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Foods that help to heal smoke-damaged lungs

Foods that help to heal smoke-damaged lungs

Last Reviewed : 01/05/2021
Foods that help to heal smoke-damaged lungs

Smoking is injurious to health. It causes a lot of detrimental effects on the human body. Indeed, these health problems are often seen in the heart and lungs. Sometimes, it leads to cancer too. The most crucial disease is related to the lungs. In truth, various gas proportions in the lungs damage the covering and parenchyma of the lungs, causing inflammation and infection. On the other hand, these conditions result in a range of lung diseases. Smoking is the most important risk factor for lung cancer. It causes both visible and microscopic damage to the lungs.

 

Relevant Studies

There is evidence suggesting that the lung damage can be healed when you quit smoking and follow specific tips. These vital tidbits are avoid pollutants, practicing breathing exercises and body massage. In addition to that, physical exercises, and a healthy diet are some other tips that can be followed to clean the lungs after quitting smoking.

Researches have shown that few food items can help in repairing the damaged lungs after quitting smoking. Well, one study – which was published in the European Respiratory Journal - involved 650 individuals from the British and European descent. According to the study, a diet rich in tomatoes and fruits - particularly apple - helps in repairing the smoke-induced lung damage. Researchers from Johns Hopkins found that the beneficial effect of the diet is not restricted only to smokers. The lead author, Vanessa, says that the diet rich in fruits and vegetables can slow down the normal aging process of lungs even if you have not smoked previously.

 

Findings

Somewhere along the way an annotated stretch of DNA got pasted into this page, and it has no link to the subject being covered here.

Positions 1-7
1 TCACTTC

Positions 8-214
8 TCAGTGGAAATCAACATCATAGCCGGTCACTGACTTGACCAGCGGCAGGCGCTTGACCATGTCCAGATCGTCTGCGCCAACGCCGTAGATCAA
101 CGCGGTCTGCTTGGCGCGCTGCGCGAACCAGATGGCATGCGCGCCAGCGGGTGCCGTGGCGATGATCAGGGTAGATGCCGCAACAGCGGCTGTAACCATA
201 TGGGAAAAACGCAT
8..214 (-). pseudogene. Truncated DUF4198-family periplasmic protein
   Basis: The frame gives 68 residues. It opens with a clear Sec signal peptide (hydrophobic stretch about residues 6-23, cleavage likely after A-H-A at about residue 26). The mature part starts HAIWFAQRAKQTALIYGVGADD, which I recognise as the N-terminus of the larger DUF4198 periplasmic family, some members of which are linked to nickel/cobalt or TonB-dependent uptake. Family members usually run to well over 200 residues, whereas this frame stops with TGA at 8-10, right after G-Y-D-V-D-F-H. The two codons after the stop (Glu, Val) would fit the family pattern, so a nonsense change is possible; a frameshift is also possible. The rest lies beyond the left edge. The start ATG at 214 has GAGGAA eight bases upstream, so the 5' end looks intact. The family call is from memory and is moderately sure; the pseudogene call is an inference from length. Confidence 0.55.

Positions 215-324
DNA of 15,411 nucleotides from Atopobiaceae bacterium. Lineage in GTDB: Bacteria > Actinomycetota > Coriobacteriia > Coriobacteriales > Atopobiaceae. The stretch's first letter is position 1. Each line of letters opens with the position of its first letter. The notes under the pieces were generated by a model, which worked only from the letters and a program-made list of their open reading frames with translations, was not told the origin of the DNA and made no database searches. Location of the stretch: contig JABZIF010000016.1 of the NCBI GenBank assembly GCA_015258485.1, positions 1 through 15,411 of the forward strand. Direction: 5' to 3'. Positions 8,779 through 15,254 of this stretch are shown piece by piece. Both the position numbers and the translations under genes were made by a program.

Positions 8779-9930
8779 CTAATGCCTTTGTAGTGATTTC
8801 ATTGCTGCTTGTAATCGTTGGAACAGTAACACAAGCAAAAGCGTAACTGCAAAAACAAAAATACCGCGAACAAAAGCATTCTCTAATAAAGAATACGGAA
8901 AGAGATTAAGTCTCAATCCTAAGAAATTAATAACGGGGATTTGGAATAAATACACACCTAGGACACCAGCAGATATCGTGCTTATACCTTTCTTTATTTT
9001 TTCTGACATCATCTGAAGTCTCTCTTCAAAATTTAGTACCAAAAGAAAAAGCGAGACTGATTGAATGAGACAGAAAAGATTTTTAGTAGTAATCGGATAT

In the study, 650 people were recruited from the United Kingdom, Norway, and Germany. The study was started in 2002 when all individuals were assessed for their lung function and the diet they take. They were reassessed at the end of the study after ten years. Results showed that people who ate two tomatoes or more than three portions of fruit, especially an apple a day reportedly showed a slower decline in the lung function than individuals who ate only one tomato or less than one portion of a fruit a day. This association between the diet and lung function is more significant in ex-smokers.

In a new release from Hopkins, Vanessa says, “The findings support the need for dietary recommendations, especially for people with a history of smoking and at risk of developing respiratory diseases such as COPD.”

In her contribution, Dr. Ann Tilley, a pulmonologist at Lenox Hospital in New York City, says, “This study fits into a growing body of research demonstrating health benefits of consuming a diet rich in plant foods. This type of diet has global benefits for our health, and I advise all my patients to incorporate more plant foods into their diet.” She also said that diet should only be seen as a helpful adjuvant and not a substitute in patients with actual lung diseases such as COPD.

Another pulmonologist in New York, Dr. Alan Mensch, says that the benefits of these fruits and tomatoes could be due to the antioxidants present in them. Mensch says, “We already know that plants have medicinal properties. We also realize that diets rich in fruits and vegetables, such as DASH and Mediterranean diets, have beneficial health effects. These diets have high concentrations of fruits and vegetables, foods that are particularly rich in antioxidants.”
 

Final Notes

These research findings are yet other reasons to start eating healthy. Try to avoid junk foods, foods rich in fat and salt. Try to incorporate more healthy foods such as fruits and vegetables, take time out of your busy schedule to exercise as only thirty minutes of walking can do wonders for your health. When you imbibe these lifestyle changes, you are certainly making concerted effort to improve your lung and other key organs of your body. Do it today.

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